While the young women of the islands were the most valuable commodity in their homeland, in Africa, men were regarded as the highest denomination. Women and children were only a fraction of the value of a male slave. Human currency proved to be the most troublesome compared to the others, as it depreciated at death and tended to escape the owner.

Therefore, in various places around the world, trade was mainly based on wages:the most divisible, durable and rare. In Mesopotamia, the values ​​in grain were calculated, in far Asia shells were often used as a currency. The money in Poland was amber But not only:Slavic traders also used the skins and heads of squirrels and martens (until today the currency in Croatia is the marten). Salt and spices were also used as a means of equalizing transactions.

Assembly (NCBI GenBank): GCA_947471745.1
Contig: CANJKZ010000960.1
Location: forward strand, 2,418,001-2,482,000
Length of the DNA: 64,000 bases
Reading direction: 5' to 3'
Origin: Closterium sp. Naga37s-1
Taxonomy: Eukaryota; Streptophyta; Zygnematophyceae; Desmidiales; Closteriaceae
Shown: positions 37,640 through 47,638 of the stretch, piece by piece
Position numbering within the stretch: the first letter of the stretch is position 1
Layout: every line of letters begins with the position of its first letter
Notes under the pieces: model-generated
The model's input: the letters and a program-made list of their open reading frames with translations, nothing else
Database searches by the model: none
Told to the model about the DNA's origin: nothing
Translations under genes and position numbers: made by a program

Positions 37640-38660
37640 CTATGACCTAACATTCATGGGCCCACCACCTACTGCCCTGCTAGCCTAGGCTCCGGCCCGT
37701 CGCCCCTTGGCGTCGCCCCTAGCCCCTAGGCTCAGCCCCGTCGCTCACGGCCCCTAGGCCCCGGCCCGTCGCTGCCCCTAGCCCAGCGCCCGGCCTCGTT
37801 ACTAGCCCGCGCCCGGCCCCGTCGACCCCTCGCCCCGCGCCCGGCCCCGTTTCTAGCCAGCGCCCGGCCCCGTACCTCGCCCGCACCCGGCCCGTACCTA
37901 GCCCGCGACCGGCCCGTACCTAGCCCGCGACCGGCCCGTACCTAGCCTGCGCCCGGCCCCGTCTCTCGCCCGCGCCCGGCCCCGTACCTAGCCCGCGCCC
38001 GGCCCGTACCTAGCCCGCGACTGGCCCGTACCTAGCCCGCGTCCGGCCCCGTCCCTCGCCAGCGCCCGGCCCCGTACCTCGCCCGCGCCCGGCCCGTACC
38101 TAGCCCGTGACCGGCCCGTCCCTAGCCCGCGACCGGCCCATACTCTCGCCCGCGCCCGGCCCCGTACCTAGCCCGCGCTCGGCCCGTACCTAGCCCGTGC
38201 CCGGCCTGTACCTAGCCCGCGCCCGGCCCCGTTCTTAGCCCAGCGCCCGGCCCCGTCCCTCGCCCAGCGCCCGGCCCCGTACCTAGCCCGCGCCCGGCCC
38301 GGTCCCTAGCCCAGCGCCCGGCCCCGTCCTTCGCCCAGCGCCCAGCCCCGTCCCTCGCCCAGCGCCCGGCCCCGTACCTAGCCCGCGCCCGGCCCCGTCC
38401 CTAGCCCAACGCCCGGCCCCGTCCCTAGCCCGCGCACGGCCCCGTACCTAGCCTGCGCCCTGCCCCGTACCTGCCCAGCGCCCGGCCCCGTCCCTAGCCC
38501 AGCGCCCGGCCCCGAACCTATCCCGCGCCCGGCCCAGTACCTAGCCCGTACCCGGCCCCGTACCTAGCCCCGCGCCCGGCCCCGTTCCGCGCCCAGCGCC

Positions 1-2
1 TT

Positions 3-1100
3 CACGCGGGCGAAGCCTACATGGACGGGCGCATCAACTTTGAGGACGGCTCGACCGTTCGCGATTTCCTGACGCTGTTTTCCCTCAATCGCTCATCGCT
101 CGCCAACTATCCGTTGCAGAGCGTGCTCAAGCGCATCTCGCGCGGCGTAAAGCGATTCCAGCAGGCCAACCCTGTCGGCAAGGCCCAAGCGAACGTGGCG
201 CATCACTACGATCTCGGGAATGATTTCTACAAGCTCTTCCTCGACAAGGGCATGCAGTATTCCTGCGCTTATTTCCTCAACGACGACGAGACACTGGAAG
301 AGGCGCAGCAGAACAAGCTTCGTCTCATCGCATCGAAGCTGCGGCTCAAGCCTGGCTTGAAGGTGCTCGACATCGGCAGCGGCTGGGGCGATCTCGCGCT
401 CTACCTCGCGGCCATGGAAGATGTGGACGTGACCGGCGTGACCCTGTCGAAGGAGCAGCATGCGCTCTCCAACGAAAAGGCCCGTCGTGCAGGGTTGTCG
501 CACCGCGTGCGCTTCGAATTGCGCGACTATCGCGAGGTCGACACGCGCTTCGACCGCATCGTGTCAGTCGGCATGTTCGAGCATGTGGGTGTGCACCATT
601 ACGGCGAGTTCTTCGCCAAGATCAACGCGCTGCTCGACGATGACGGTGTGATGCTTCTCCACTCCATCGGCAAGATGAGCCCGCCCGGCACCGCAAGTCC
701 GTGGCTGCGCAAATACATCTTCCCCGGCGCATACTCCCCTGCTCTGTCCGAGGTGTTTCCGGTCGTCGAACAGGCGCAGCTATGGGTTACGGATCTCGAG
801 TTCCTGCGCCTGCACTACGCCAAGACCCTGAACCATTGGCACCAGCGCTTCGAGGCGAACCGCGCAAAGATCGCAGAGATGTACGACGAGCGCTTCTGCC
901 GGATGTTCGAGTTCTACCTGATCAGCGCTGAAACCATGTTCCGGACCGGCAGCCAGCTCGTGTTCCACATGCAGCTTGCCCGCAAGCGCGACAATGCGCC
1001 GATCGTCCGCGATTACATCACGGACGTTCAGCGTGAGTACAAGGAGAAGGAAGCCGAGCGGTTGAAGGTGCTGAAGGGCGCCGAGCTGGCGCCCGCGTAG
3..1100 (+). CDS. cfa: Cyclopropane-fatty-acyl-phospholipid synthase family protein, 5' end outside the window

Read also:Nałożnice, wojowie i castraci. Slavic slaves in Arab countries

Unmovable capital

One of the least practical money was used on the Yap Islands in Micronesia ... boulders. Some "coins" there were 3.5 meters in diameter and weighed several tons. So why were they even paid with them?

The decisive factor was the limited availability of stones, which were imported from a distance of up to 400 kilometers, from the Palau Archipelago. The calcite and aragonite pieces were the most valuable. The key to the operation of stone coins called rai was their durability and circulation in a compact island community.

Everyone knew who the boulder belonged to. When this one changed hands, you didn't even have to have him with you. Interestingly, rai they are still valuable today, and you can still get help or compensation for them on Yap. Unfortunately, the decades old stones were partially destroyed during World War II by soldiers who used them as a building material.